Microsoft's Windows Phone 8 was announced back in June and immediately made an impression. The operating system, which will launch later this year, comes with a host of improvements, including a better Start screen, near-field communication support and new mapping features that are designed to help folks not only find out where they're going, but also locate points of interest.
Microsoft expects Windows Phone 8 to perform even better on the market than its predecessor. Of course, that's not all that difficult. Customers who found more to like in Apple's iPhone and Android largely ignored Windows Phone 7. Windows Phone 8, therefore, has put Microsoft at a crossroads. Either the operating system will drive Microsoft to success or push it even farther down the mobile ladder.
So far, it appears that Windows Phone 8 might just help Microsoft achieve success. The operating system is by no means perfect and it too early to tell how well Windows 8 devices will actually sell, but as of this writing, it appears to be a winner.
Read on to find out why Windows Phone 8 could be a success when it launches later this year.
1. The home page is a great improvement
Microsoft delivered a new Start screen with Windows Phone 8 that allows for easy control of tiles and the ability to see more information in the opening pane. With the new addition, it should make it much easier for users to navigate and find information.
2. Vendors are lining up
Vendors are quite happy to jump on the Windows Phone 8 bandwagon. At IFA in Berlin, Samsung announced its first Windows Phone 8 device. Nokia is expected to offer up its own handsets running the operating system next week. Others will follow soon. Vendors are lining up to get their hands on Windows Phone 8.
3. The Samsung case will help
Apple's victory over Samsung could be a boon for Windows Phone 8. The victory could make Samsung warm a bit more to Microsoft and Windows Phone and prompt other Android vendors to at least consider the Microsoft's mobile OS to hedge their market bets. Believe it or not, Microsoft might prove to be the largest benefactor of Apple's $1.05 billion victory over Samsung.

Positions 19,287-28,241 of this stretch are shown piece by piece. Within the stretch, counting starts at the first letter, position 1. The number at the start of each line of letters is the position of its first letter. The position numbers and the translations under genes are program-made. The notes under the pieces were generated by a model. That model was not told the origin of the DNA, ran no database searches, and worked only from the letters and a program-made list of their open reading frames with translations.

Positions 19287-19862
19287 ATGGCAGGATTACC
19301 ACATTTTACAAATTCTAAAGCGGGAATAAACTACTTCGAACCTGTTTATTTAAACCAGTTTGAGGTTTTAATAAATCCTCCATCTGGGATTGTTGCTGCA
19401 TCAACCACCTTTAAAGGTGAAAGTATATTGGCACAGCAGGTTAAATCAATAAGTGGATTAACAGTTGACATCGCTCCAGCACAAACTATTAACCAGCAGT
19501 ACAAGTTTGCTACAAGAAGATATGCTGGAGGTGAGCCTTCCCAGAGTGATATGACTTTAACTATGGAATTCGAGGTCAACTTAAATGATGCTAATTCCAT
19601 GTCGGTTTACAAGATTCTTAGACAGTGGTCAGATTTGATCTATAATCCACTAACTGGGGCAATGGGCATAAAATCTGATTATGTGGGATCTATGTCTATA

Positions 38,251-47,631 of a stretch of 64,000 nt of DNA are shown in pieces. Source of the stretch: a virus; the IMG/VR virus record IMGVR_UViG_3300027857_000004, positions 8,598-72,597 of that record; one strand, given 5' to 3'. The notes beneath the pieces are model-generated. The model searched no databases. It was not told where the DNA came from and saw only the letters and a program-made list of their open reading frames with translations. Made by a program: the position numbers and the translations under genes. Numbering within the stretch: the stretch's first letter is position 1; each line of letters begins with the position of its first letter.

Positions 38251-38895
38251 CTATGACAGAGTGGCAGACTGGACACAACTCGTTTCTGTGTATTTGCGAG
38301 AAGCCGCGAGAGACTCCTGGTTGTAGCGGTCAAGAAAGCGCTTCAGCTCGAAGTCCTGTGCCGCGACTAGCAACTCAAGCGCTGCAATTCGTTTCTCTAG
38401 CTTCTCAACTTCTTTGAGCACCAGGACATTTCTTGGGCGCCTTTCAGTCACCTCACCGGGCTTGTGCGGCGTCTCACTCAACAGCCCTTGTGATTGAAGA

4. Nokia is still a threat
Nokia might be down, but it's definitely not out. And the company's brand is still valued quite highly among consumers in emerging markets. Considering that Nokia and Microsoft are bedfellows with Windows Phone, it's possible that the company's handsets could help Windows Phone 8.
5. Microsoft's control is important
Microsoft has made the smart decision, like Apple, to fully control the design of its operating system. By doing so, it curtails the varied experiences customers get in the Android ecosystem where multiple editions of operating system run concurrently on different phone models. It also allows Microsoft to maintain stronger security, since it controls the code. It's a smart idea.
6. The designs look solid
When it comes to design, both Microsoft and its vendor partners appear to be spot-on. The operating system is well-built, easy to navigate and seems to anticipate user demands. Samsung's Windows Phone 8-based device, the ATIV S, is downright beautiful. It's nice to see Microsoft and its vendors partners actually go for strong design for once.
7. The apps are coming
Although Microsoft got off to a late start with mobile apps, the company has quickly made some inroads. As more people buy Windows Phone, there'll be a much better chance of its platform catching up to Google Play and Apple's App Store. It's not always considered, but apps and the growth of application marketplaces is extremely important.
8. It's nice to see new mapping
Microsoft's new mapping features in Windows Phone 8 could very well be its best addition. Thanks to help from Nokia's mapping services, the operating system will now offer built-in turn-by-turn navigation in many countries, more detailed maps, and the ability to store those maps offline. In some ways Windows Phone 8's mapping is better than anything Apple or Google are offering in their own operating systems.
9. A similar view across operating systems
Microsoft has made the smart decision to deliver a very similar experience across Windows Phone 8 and Windows 8. By doing so, it might be able to attract more Windows 8 customers to its mobile operating system, since they'll feel right at home with its design. Windows 8 might just be the Trojan horse Microsoft is counting onâand everyone is forgetting about.
10. Strong NFC integration
The future of the mobile market resides with near-field communication. That technology, which allows for mobile products to wireless communicate with other devices, is a key component in Windows Phone 8. According to Microsoft, users will be able to make mobile payments and use the NFC features built into its operating system for a host of other uses. It'll be a nice addition.